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FARM AND ORCHARD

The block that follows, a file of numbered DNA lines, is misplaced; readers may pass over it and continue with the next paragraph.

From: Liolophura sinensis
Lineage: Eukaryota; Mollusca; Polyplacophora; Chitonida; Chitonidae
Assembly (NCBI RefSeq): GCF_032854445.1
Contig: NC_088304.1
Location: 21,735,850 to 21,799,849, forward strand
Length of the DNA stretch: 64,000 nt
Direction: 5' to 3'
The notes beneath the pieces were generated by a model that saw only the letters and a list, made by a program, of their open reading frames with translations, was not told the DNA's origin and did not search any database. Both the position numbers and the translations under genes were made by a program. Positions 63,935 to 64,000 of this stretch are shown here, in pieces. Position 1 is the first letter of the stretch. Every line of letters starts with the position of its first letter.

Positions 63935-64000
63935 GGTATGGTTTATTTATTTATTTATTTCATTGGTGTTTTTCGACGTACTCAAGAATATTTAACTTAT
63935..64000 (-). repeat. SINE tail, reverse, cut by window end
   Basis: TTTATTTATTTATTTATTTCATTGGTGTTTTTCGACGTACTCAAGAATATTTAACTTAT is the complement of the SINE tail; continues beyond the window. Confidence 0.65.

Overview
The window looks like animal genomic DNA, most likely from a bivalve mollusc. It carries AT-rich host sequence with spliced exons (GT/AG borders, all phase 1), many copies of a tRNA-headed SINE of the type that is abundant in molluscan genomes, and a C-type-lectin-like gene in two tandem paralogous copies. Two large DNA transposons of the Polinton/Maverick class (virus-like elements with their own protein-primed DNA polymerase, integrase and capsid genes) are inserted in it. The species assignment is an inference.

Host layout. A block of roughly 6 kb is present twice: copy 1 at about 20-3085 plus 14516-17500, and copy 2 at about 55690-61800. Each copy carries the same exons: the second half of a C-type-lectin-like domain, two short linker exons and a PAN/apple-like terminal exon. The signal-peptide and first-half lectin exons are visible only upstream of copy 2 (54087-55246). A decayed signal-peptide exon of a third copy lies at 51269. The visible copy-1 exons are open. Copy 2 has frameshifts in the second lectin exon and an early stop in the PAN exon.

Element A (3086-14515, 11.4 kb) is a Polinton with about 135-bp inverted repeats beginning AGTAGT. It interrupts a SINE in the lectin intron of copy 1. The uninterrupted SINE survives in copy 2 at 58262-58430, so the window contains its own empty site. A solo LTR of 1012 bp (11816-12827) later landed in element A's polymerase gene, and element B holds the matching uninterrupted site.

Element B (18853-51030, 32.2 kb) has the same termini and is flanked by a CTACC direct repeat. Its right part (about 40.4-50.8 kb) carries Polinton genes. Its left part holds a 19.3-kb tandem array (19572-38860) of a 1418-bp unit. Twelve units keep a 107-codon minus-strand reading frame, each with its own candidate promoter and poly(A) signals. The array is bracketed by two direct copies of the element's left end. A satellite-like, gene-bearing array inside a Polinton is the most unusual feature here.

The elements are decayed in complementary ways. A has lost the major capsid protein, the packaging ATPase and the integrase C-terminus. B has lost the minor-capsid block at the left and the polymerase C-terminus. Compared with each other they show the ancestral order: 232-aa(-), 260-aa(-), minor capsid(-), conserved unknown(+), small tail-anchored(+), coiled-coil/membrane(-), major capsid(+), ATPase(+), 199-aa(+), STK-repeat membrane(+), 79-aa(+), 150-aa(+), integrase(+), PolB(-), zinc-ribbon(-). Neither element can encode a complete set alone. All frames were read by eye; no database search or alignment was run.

Some Interesting News for the Ruralist SPOKEN OF IN THIS COLUMN. Few SoDKlble Hint to Suit the Buj A jrlrolturUt. Item That Mjr Benefit Oar Readers. CROPS AND MARKETS. To use a time-honored phrase, the farmers are "jubilant." The consid erable showers that have fallen dur ing ihe past week have broken the spell, which some pessimists had be gun to weave over Southern Califor nia. Farming operations will now commence actively, and with a few more good showers within the next couple of months, we may look for one of the most prosperous seasons that the farmers of Southern Califor nia have ever experienced. Orange shipments, which have been somewhat interrupted by the rain, will now go forward again, fnces in the east have been well maintained. The more one examines the facts in connection with the handling of the big orange crop of last season, the more one becomes convinced that the success which attended the marketing of the fruit was largely due to the good work of the Fruit Exchange. Even those growers who did not mar ket their fruit through this organiza tion doubtless profltd thereby, while some of them have undoubtedly been wishing that they had been members of the exchange. The record of the present season is also an excellent one, up to date. Ship ments of December fruit have been made in a most satisfactory manner. the markets being kept well cleaned UP. Another example of successful co operation in fruit marketing is the work done by the California Raisin Association in the San Joaquin Valley. Reviewing the successful work accom plished by this association, the Pa cific Rural Press draws attention to the fact that two essentials of co-operation are knowledge and confidence. The Rural Press says: "The raisin men had knowledge of the situation and they learned it in a hard school. They have approached ruin during the last few years more nearly, perhaps, than any other large group of producers. They have seen almost every advantage count for naii2ht Thev worsted the Snanish producers in a fair contest and se cured the favor of American consum ers. They also secured protection against unequal competition with the foreign producers. They produced in immense quantity a high-grade prod uct, which needed no propaganda be cause every civilized child in the world knew its deliciousness. And yet they could not, under the malicious system of marketing, secure more for ' it than its equivalent value as pig feed. It was an appalling, an alco-i gether unprecedented experience, and it taught its lesion with proportionate emphasis. Surely there was no lack of knowledge on the part of the growers that the evil was not in their product, ' but in themselves that such a product eouli not win bread for them. Fortu nately, then, the situation was ripe1 when Jlr. Kearney associated other responsible people with himself and called upon the growers to do some thing for themselves. They saw they' had everything to gain; they knew that the old system was ruin; they . had confidence that the proposed com bination could succeed and they have been rewarded by its success. We are not sure that any other large group of producers has yet reached the state of mind which pervaded the raisin grow ers last spring, but the achievement in this year's incalculable handling of the raisin crop will be of service whenever any group may rise to such a state." For dried fruits there is a fair de mand at steady prices. Stocks are very light, and consequently there is every reason to believe that prices will be maintained. In the local produce market eggs have been arriving somewhat more easily. They are in good demand. Po tatoes are firm in price, the stock of "spud3" being very limited. Quota tions will be found on the commercial page. before planting, but they may be ap plied in the rows and at the time of planting. Carefully shelled and se lected kernels should be used for seed. The seed should be planted from twelve to twenty inches apart, two to the hill, and covered about an inch deep, either with a hoe or a small turn plow. Peanut oil is used fcr lubricating and soap making, and is a good sub stitute for olive oil for salads and oth er culinary purposes, and as a substi tute for lard and cottolene and butter in cooking. The residue from oil making, known as "peanut cake," is a highly valued cattle food in the countries of Europe, and is also ground into flour and used for human focd. It makes good soup, griddle cakes, muffins, etc., and is one of the most nutritive of foods. It has, how ever, not been sufficiently tested to make it certain that it will be useful as a regular article of diet. The vines when dried become a very nutritive hay. readily eaten by stock; but in feeding care must be taken lest it give them colic. San Francisco Chronicle. ' CYCLOMETER FOR CANOE. Distances Covered by Canoeists Can Be Accurately Measured. A canoe trip through the everglades of Florida, described by former Lieu tenant Hugh L. Willoughby, of the Rhode Island Naval Reserves, in a book just published, is of particular in terest to wheelmen, because all the dis tances he covered were measured by a cyclometer. All ordinary means of marine meas urement are useless in the everglades, and as it was necessary to keep a rec ord of the distance involved Lieutenant Willoughby devised the scheme where by he used a cyclometer for the pur- POULTRT. i Poultry dealers and fanciers have : been looking for years for a breed of ' poultry which would combine the four : great points desired in a first-class, all-around breeding of poultry, name , ly. large size, handsome appearance, big egg production and first-class meat for the table. Admirers of White , Plymouth Rocks claim that this breed combines all these qualities in emi nent degree. C. B. Holmes of Los An , geles writes as follows on this sub ject: "As to size, the hens will average ' six pounds, the cocks nine pounds. ; With their snow white plumage and , stately carriage, they are exceedingly I handsome. They will lay nearly as j many eggs as a Leghorn, and are I great fall and winter layers, when , eggs are highest. The dash of White i Leghorn blood in them gives them , their great laving qualities. They are 'fino, catear: 1 ti d mnthare flioil- Hrtfilff and quiet disposition making them first-class in that respect. When served up on the table they are unex celled; their yellow legs, yellow skin and large, plump bodies making them a dish for the epicure. In fact, they are the superior of any fowl up to date, and no mistake will be made by stocking a chicken ranch with this breed of poultry." i CYCLOMETER POK THE CASUS pose successfully. He atrtaehed the front fork of an old bicycle to the stern of his canoe. In the jaws of this was swung a 28-inch bicycle wheel, the tire being equipped with a series of small paddles, so fastened that tbey regulat ed the speed of the wheel to that of the boat. The cyclometer was attached In the usual manner. Repeated experiments with the de vice demonstrated to Lieutenant Will oughby that the slip of the wheel was constant, and that its trailing behind the boat recorded reliable measure ments on the cyclometer even when go ing at a slow gait. He says that the wheel and cyclometer gave excellent results as a log of the trip. Canoeists and oarsmen might take a bint from this for their next tours on the water. An old bicycle wheel is easy to get. and It must add to the pleasure of the trip to keep an accurate record of the dis tance covered. Arizona Co-Operative Mercantile Inst. IIOLBEOOK, AND SXOWFLAKE Wholesale and Retail Dealers in General Itoehandise Also Proprietors of the Silver Creek tfWHFFIoiiririfr ---o ? .vw iwi nit, uaiii a 1 1 j Osborne Harvesting Machinery, Oliver Chilled Plows John Deere Plows and Cultivators, Bridge & Beach Superior Stoves and Ranges, Gem of Otero Flour, Cooper's Sheep Dip and Little's Sheep Dip. Your Patronage is always appreciated, no matter how- small your purchase, you may rest assured it will be our aim to sell you the best goods that can be bought for cash, at reasonable prices. A EICYCLE WHEELBARROW. THE PASSION FRUIT. At a meeting of the California Po mologieal Society, C. P. Taft of Orange in a paper said: "I shall call your attention to the ganidilla, or passion fruit. In Australia it is said to be exceedingly popular, and always com mands a high price. We have two va rieties which do well here, the Passi flora edulis. which is very hardy and i prolific, and the Passiflora quadrangu 'lars. which is not so hardy or prolific. but has a most beautiful and fragrant flower and very large fruit, about the size of a large goose egg. The vine ; itself is very ornamental and a rapid ! grower, so that it very quickly con i ceals whatever it is attached to, and ! is quite worth cultivating for orna- ment alone. Unless checked by un : favorable weather, these vines grow and bear throughout the year. The fruit is of a peculiar flavor, and it seems to me would not be enjoyed by anyone; but I imagine that some peo ple would be quite fond of it. It has a hard skin and ships well." The Operator Relieved of the Weisht Kntirely. The principle of the bicycle applied to the wheelbarrow is a novel design brought out by a Canadian manufac turer, but It can be easily made at home. The two wheels are arranged as shown, the extra one being support ed in such a manner that it can be brought into use whenever desired. This is effected by a notched arrange- FIRST NATIONAL BANK, U. S. DEPOSITORY. Depository for the Atlantic a and Pacific and the Atch- J ison, Topeka and Santa Fe Rail- road Com pany s. ALBUOUEROUE, N. M.: oncers and directors: Joshua Rayxolds Pres. Authorized Capital $500,000.00 M. W. FLouRxov....Vice-Pres. A. A. Keex Cashier Paid-up Capital, Surplus and F RAXK McKee. .. . Ass't Cashier Profits $175,000.00 A. A. Grant WHEAT IX THE FAR NORTH. Samples of wheat have recently been shown grown by the Roman Catholic institution at Fort Provi dence on the- Mackenzie river. North west Territory, near the 62d parallel of latitude. This is some 200 miles north latitude of Sitka, Alaska, is considerably north of the furthermost point of Labrador, and co-equal with Southern Greenland, and 150 miles north of the latitude of St. Peters burg. The sample would grade No. 1 northern. It is only produced in a small way at Fort Providence, but equally fine samples are said to be raised several hundred miles further north. Ninety days of growing weather matures the wheat. Orange Judd Farmer. TWO-WHEELED B ARROW. ment on the frame supporting the rear wheel and engaging with a correspond ing part on the inside of the shafts. With the weight disposed on two wheels the movement of the barrow is merely a pushing one. almost the en tire weight being removed from the arms. When an obstacle, such as a curbstone or uneven surface. Is encoun tered it is very easily surmounted by depressing the handles, when the rear wheel is made to act as a fulcrum, and the weight readily lifted over. ZAXTE "CURRANTS." CULTIVATION OF PEANUTS. So many families would atleast like to raise peanuts enough to supply the home demand that some suggestions for their management will be wel come. Horticultural Commissioner G. P. Hall contributes to the San Diego Union some paragraphs which we con dense as follows: What are known as the Virginia running, or the Vir ginia branch, are the proper varieties to plant, as most widely known and popular. A sandy soil is best, but the plants will do well in any friable soil which contains a good supply of lime and humus. Lime is required for the proper development of the nuts, as -without it the plants will run almost wholly to vines. In regard to the planting, cultivation and uses of the nuts, Mr. Hall writes as follows: Peanuts should be planted in well pulverized soil to a depth of four inches. The distance between the rows should be from twenty-eight to thirty-six inches, varying with the fertility of the soil and variety. Fer tilizers should be applied broadcast I The recent discussion in regard to ' the proposition to repeal the duty on' ; so-called Zante currants has brought' (out prominently the fact that the 'term is a misnomer. As the Times! i has shown, this fruit is not a currant1 i at all. but a small grape. It was i called the currant because it was first exported to Western Europe from the , town of Corinth, in Greece. In order I to avoid such confusion of terms, it ' ' is suggested that the fruit should hereafter be called the Zante grape, or the Corinth grape, and that the revenue service of the government i should adopt this title. Considerable excitement has been! created by rich discoveries, 25 mile3 east of Vernal, Utah, in the Blue, mountains, near the Colorado line.) The discovery was made by "Doc" McDonald, a veterinary surgeon ofj the Ninth Cavalry. He served in thej Spanish war, and while in New York! recovering from rever, met a man named Johnson, who had formerly lived in eastern Utah, and who told him that he had found rich float, des cribing the location. When the Ninth Cavalry returned to Fort Duchesne, McDonald commenced to search for the vein. Tolstoi's Colonies. Tolstoi colonies are increasing in Russia. The Tolstoians. of course, live together, having constructed their own houses and their owu furniture; there a nothing new In this, the tale has been told before. What is remarkable is the arrangement of the mutual dinlng table in the Tols-toi table d'hote. The bowl of the community a bowl of soup is shared among six persons, each dipping into the same dish, but having the right of personal property In the matter of a wooden spoon and salt. Bread also is private to the In dividual. Thus the six consumers get a fair start and then they are all off together. But one would have thought this a fatal arraugetnent. Age, teeth and digestion are sadly unequal. What is there to prevent the venerable grand mother from being left hopelessly be hind by Ivan the Terrible, her youth ful grandson, who treats the whole course as a point-to-point race, and so shows forth the eternal Inequality of things? It is added that there is a beautiful simplicity and decency in these repasts, and that there are three napkins to each symposium. Thus we have six consumers to one bowl and three napkins to six consumers. But some will do well to avoid the table d'hote a la Tolstoi. All Husbands bo. He When we are married I will lie at your feet She (interrupting) Yes, and to my face, I suppose. The less money a inau has the strong er la his belief in the equal distribu tion of wealth. The natural gait of moat people would win them honorable mention in a cake walk. A. & B. SCHUSTER, HOLBROOK, A. T. . ST. JOHNS, A. T. Wholesale and Retail Dealers in General Merchandise, Groceries, Delicasies, Provisions, Tobacco & Cigars Harness &. Saddlery, Hay Sc Grain, Paints & Oils, AVoodenware, Hardware &. Tinware, Crocker j' & Glassware Guns &. Amunition, Furniture, jDi'3' Goods, Notions, Fancy Goods, Clothing, Boots and Shoes, Hats and Caps, Furnishing Goods Stationery, Trunks and Valises, Is avajo Blankets. Lumber, "Wallpaper. Sole Agents for SCHUTTLER WAGONS and NORTH OF IRELAND SHEEP DIP Mail Orders Promptly Attended to. Parties Desiring Information Regardingjthe Industries and Resources of Navajo County with a view to Locate a'Home, Invest Capital or Engage'in Business'should address the COMMISSIONER OF IMMIGRATION, HOLBROOK, - - HR1ZONK T.